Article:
Corporate Foundations and Corporate Giving

Clark, Sylvia Corporate Giving: Options and Strategies. Washington, DC: Council on Foundations, 2008.

Provides a step-by-step outline of the issues to consider in formalizing a corporate giving program. Outlines structural options for a giving program and provides analysis of the governance, expenses, legal issues, and positioning of each option. Describes some basic legal aspects of corporate giving and a framework for making grant decisions.

Corporate Giving Directory. Farmington Hills, MI: The Taft Group, annual.

Contains profiles of more than 1,000 corporate giving programs making contributions of at least $200,000 annually.

Hyatt, Susan A. Strategy for Good: Business Giving Strategies for the 21st Century. Denver, CO: GoodWorks, 2011.

Written for the small business owner, this book shows how to make a significant impact with giving and how to be strategic with nonprofit partnerships. Part I provides an overview of strategic business giving, Part II explains how to review past community involvement, inventory values, and select causes/partners/projects, and Part III discusses ways to give through charitable dollars, in-kind contributions, people, and commerce.

Foundation Center. Key Facts on Corporate Foundations. New York, NY: Foundation Center, annual.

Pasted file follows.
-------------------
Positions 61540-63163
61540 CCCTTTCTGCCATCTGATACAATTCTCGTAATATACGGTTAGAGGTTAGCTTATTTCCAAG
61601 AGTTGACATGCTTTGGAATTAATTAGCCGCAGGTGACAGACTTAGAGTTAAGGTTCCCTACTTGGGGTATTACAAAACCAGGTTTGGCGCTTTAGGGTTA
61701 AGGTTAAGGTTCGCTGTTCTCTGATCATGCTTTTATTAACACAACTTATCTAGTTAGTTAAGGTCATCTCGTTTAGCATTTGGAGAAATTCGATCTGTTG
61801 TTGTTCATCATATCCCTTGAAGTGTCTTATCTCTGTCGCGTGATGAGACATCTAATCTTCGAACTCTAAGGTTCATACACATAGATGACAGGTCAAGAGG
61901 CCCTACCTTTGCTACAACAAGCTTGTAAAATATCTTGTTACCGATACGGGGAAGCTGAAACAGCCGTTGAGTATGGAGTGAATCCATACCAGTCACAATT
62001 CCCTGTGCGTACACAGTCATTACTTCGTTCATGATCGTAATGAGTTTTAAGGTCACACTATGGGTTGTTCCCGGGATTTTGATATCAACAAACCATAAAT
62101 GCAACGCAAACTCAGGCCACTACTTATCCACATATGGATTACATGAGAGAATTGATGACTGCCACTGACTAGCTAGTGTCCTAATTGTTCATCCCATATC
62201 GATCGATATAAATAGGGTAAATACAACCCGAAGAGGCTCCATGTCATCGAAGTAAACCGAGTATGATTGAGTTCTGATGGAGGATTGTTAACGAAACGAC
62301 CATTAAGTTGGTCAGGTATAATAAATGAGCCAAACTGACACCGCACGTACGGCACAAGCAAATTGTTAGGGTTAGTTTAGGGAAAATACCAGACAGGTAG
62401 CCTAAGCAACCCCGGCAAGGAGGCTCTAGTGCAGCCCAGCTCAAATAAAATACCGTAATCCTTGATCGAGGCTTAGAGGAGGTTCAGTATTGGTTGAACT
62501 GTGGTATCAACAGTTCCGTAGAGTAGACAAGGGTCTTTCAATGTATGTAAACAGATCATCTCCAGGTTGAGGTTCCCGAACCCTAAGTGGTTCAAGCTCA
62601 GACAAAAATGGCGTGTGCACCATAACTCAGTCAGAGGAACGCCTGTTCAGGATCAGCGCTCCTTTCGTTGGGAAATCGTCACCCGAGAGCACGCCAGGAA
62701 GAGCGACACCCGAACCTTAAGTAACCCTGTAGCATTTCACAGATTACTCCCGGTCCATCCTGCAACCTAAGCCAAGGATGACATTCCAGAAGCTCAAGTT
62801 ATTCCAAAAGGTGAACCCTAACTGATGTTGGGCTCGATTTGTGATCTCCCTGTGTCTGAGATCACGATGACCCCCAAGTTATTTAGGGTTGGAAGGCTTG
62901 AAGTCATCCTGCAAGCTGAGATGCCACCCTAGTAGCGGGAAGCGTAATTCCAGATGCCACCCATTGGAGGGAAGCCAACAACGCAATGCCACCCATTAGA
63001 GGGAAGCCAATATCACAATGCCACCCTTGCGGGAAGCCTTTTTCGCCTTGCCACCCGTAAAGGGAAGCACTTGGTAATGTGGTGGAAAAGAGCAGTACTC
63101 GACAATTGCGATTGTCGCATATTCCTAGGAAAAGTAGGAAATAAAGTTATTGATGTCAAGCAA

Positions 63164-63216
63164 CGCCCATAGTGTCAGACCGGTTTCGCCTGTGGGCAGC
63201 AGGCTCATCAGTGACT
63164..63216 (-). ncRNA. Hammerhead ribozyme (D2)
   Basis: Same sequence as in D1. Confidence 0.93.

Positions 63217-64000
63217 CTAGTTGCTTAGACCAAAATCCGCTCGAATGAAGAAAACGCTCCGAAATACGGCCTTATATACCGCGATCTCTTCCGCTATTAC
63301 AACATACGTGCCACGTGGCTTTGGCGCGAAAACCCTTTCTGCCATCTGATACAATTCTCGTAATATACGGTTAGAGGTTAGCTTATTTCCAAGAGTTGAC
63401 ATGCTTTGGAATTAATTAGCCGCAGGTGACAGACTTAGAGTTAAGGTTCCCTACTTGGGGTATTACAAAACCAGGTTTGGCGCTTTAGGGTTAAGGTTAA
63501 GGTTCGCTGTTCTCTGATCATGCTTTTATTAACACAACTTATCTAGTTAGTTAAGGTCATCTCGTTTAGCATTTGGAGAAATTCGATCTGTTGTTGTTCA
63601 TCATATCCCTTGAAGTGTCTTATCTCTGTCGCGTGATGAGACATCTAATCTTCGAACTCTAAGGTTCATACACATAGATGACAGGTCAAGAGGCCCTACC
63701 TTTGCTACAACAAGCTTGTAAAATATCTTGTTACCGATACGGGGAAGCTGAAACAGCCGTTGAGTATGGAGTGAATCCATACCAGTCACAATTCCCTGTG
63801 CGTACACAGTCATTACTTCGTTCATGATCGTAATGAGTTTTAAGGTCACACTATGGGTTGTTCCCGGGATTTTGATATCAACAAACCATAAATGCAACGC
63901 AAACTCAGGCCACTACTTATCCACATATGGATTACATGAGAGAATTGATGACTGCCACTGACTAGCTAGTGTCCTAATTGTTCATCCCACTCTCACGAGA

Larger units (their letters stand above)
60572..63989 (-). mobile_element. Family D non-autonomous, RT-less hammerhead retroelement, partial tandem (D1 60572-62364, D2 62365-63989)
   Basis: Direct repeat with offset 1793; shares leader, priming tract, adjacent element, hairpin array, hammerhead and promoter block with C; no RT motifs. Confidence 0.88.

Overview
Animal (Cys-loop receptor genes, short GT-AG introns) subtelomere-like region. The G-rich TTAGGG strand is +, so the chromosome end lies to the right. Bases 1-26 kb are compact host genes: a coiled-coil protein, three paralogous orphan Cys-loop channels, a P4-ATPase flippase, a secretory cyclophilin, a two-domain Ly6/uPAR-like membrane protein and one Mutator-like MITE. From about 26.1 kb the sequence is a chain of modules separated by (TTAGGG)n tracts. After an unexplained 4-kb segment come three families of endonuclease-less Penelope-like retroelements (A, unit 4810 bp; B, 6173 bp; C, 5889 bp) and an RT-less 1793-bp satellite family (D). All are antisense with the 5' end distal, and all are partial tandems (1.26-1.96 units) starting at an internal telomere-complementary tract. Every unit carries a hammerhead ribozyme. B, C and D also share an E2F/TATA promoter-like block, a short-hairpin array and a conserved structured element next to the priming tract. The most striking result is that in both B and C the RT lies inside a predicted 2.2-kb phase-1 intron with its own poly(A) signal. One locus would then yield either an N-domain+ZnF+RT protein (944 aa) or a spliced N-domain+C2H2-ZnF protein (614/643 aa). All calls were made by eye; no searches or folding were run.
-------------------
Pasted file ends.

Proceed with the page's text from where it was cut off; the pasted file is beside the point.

This brief report provides estimates of annual giving by the nation's corporate foundations and presents data on actual giving for the past ten years. It includes analyses of corporate giving by subject focus, type of support, and region. A sidebar describes the growth of pharmaceutical foundations that provide in-kind giving to patients.

Foundation Center. National Directory of Corporate Giving. New York, NY: Foundation Center, annual.

Profiles over 4,000 corporations that make contributions to nonprofit organizations through corporate foundations or direct-giving programs. Entries provide a general description of the company and its activities with specific information on giving programs and foundations.

Matching Gift Register. Leesburg, VA: HEP Development Services, annual.

Presents data on companies and subsidiaries that match employee gifts to nonprofits, such as educational institutions and arts organizations. Includes contact information, minimum and maximum gift amount matched, gift ratios, eligibility, and links to forms and guidelines. With a subsidiary-parent company index.

Muirhead, Sophia A. Corporate Contributions Report. New York, NY: Conference Board, annual.

Summarizes the results of the Conference Board's annual survey of corporations.

Weeden, Curt. Smart Giving is Good Business: How Corporate Philanthropy Can Benefit Your Company and Society. San Francisco, CA: Jossey Bass, 2011.

In this book, the author shows how to strategically plan, manage and evaluate corporate contributions. Chapters cover the CEO's role, administration of company donations, the pros and cons of corporate foundations, donations of products and services, funding the United Way and alternatives, disaster responses, and communication of contributions commitments. Also offers benchmarks for determining if a business has a meaningful philanthropic program that fosters constructive corporate citizenship.

Internet Resources

Visit the Foundation Center's GrantSpace site for the latest online resources on this topic in the Knowledge Base Article "Where can I find information on corporate giving?"